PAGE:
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Adam Partington

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Ask the expert: Question regarding redundancy


The experts, Adam Partington and Esther Smith advise on what a vauge redundancy conversation means for an employee.


The question: Question regarding redundancy

I was in a meeting with my manager last week to discuss topic a. During the meeting my manager raised the issue of redundancy and suggested a possible leave date of 31st January for me. I subsequently sent him an email asking if, following our discussion, I was now "formally at risk" – to which he replied, no it was an informal discussion… Where does this leave me? What are my best options for getting clarity from my manager regarding the situation?

Legal advice:

Adam Partington, solicitor, Speechly Bircham

Given the apparent inconsistency between your manager suggesting a possible leave date to you and his subsequent confirmation that you are not formally at risk and that his discussion with you was informal, you are right to be confused about the current situation. You have two options: either drop the subject and wait for a formal announcement, which may or may not affect you; or you can seek clarity from your manager as to why he raised the matter with you in the first place. Although he has confirmed you are not at risk of redundancy, you are concerned that he may have knowledge of proposed redundancies or perhaps this was an attempt by your manager to resolve an underlying conflict with you or your performance.

You could ask him directly why he made the proposal, or more indirectly whether redundancies are being contemplated and, if so, when and how might this affect you. It may be that unless and until a formal consultation process begins, your manager will be unwilling or unable to provide you with such details, but it is worth asking if you are concerned.  If it is the case that this is unrelated to any redundancy and your manager was seeking to resolve a conflict with you or your performance, you will have to discuss this in detail with your manager to find a way of addressing his concerns, if he has any.

If an employer does not adequately consult with an employee before making that employee redundant it exposes itself to the risk of an unfair dismissal claim. Further, if 20 or more employees are at risk of redundancy, your employer needs to carry out collective consultation. In essence this means that it needs to consult employee representatives for a minimum period of time. A failure to do so exposes the employer to liability for a “protective award” of up to 90 days gross pay for each employee whom the employer dismisses or proposes to dismiss as redundant and in respect of whom the employer has not properly undertaken collective consultation.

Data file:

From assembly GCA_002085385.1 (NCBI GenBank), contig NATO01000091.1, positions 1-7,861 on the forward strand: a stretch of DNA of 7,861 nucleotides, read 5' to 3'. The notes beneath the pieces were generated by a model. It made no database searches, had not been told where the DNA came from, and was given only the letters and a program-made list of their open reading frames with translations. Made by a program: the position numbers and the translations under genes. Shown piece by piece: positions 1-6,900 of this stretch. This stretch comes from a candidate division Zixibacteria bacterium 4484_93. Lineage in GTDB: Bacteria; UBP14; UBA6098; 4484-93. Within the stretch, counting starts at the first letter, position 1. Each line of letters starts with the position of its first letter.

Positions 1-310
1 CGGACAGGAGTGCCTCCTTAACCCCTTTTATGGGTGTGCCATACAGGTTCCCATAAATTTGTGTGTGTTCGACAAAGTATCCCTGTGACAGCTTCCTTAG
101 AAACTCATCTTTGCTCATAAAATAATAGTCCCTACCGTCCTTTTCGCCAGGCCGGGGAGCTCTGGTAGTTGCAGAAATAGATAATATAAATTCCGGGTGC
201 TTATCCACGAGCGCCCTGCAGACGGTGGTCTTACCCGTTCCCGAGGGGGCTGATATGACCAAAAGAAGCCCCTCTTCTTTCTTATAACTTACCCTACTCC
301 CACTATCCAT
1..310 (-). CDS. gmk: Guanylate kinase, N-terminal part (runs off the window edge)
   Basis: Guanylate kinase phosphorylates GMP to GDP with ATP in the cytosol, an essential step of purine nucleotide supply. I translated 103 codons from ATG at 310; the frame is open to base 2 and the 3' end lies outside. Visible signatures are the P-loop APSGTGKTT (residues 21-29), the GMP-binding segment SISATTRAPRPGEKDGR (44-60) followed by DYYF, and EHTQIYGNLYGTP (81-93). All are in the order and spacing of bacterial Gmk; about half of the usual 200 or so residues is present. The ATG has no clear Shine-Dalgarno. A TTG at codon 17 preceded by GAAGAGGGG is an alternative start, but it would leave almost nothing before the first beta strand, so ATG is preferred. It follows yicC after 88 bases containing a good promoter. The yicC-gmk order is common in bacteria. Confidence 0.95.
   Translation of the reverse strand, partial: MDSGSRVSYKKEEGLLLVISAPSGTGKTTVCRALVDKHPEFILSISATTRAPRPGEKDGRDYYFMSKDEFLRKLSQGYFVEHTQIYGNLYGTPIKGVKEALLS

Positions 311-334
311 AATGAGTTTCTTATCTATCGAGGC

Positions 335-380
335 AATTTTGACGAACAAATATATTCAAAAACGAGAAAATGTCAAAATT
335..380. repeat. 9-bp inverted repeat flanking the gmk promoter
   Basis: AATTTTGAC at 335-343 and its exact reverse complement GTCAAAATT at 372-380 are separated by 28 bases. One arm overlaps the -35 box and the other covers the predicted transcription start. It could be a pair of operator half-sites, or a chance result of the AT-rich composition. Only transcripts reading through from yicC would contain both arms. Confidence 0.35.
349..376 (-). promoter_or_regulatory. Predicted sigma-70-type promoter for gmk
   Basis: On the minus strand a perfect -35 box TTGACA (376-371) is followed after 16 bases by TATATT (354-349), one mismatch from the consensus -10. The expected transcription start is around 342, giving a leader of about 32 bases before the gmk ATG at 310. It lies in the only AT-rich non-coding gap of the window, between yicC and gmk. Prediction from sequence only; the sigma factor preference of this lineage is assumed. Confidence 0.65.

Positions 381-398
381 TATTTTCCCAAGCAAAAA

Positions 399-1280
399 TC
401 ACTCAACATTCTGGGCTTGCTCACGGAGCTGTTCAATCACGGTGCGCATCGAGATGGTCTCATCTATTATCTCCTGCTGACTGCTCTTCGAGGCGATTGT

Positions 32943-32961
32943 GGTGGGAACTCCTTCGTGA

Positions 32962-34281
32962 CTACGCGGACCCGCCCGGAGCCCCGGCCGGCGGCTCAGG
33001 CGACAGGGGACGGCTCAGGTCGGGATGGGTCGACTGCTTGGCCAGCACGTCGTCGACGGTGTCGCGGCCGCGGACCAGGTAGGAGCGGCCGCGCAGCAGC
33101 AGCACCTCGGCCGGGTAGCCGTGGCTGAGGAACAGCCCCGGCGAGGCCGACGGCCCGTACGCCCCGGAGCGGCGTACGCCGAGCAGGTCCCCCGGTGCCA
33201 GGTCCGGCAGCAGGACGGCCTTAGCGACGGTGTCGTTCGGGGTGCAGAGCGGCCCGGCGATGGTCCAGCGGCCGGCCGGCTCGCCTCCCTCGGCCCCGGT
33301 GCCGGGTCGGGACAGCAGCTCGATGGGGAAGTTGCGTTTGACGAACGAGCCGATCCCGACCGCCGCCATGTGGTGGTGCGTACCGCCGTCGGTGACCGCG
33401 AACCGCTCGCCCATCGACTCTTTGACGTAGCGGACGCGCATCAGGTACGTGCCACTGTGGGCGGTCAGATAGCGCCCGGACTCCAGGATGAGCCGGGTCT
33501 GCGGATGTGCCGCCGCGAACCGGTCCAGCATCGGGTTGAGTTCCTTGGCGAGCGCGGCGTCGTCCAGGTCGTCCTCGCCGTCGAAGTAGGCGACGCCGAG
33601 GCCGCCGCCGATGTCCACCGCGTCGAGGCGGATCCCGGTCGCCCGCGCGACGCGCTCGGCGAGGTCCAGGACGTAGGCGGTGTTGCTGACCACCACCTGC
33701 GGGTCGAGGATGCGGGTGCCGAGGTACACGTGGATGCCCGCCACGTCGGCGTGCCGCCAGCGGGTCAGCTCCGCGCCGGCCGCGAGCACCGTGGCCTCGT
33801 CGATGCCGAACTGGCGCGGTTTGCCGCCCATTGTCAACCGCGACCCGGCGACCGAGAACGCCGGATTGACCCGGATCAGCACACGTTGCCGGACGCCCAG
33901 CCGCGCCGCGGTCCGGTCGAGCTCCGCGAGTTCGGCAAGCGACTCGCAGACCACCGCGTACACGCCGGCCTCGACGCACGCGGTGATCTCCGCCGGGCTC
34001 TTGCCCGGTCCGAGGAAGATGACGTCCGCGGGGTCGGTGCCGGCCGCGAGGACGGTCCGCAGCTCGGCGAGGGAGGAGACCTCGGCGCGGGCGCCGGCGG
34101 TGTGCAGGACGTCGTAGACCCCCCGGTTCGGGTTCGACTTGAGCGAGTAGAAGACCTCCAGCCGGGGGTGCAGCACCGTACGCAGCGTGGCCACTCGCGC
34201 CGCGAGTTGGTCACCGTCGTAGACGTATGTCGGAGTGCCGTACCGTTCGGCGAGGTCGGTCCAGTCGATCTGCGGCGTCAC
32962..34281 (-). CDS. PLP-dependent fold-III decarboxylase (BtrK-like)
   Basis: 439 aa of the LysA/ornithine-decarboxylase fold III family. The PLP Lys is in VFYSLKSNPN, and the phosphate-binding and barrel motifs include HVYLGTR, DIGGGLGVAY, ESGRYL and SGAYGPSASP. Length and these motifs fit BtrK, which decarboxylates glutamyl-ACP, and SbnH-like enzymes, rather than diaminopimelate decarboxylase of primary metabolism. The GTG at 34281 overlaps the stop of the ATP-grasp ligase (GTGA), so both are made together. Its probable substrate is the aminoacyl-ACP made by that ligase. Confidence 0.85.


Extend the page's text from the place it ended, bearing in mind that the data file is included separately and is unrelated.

Your manager may have put himself at a disadvantage if you are subsequently made redundant because, in suggesting a leave date for you before carrying out a proper consultation with you, he may unwittingly have revealed that a decision to make you redundant had already been made and any subsequent consultation was a sham. It is difficult to evaluate the strength of this argument on the available information. If a formal redundancy consultation process commences, you may want to obtain legal advice if you suspect that the employer is not complying with its consultation obligations, that the consultation is a sham or, of course, if you suspect it is not a genuine redundancy situation. Also, it is important to remember that if you are made redundant you only have three months from the date your employment terminates in which to present an unfair dismissal claim to an employment tribunal.

Adam Partington can be contacted at For further information, please visit


Esther Smith, partner, Thomas Eggar

It is hard to give you any definitive advice without more information, such as how long you have been with your employer and whether you are one of a group of people performing your role. However, assuming you have over a year’s service, if you are not formally at risk of redundancy then your employer should not terminate your employment by reason of redundancy without consulting with you, and their failure in this respect may give you a claim against them for unfair dismissal.

In terms of getting clarity I suggest that you either leave the issue and wait for your employer to take further action – they cannot terminate your employment in January without telling you – or alternatively speak to someone more senior than your manager, such as HR if you have an HR team or your manager’s manager.

Esther Smith is a partner in Thomas Eggar’s Employment Law Unit. For further information, please visit Thomas Eggar.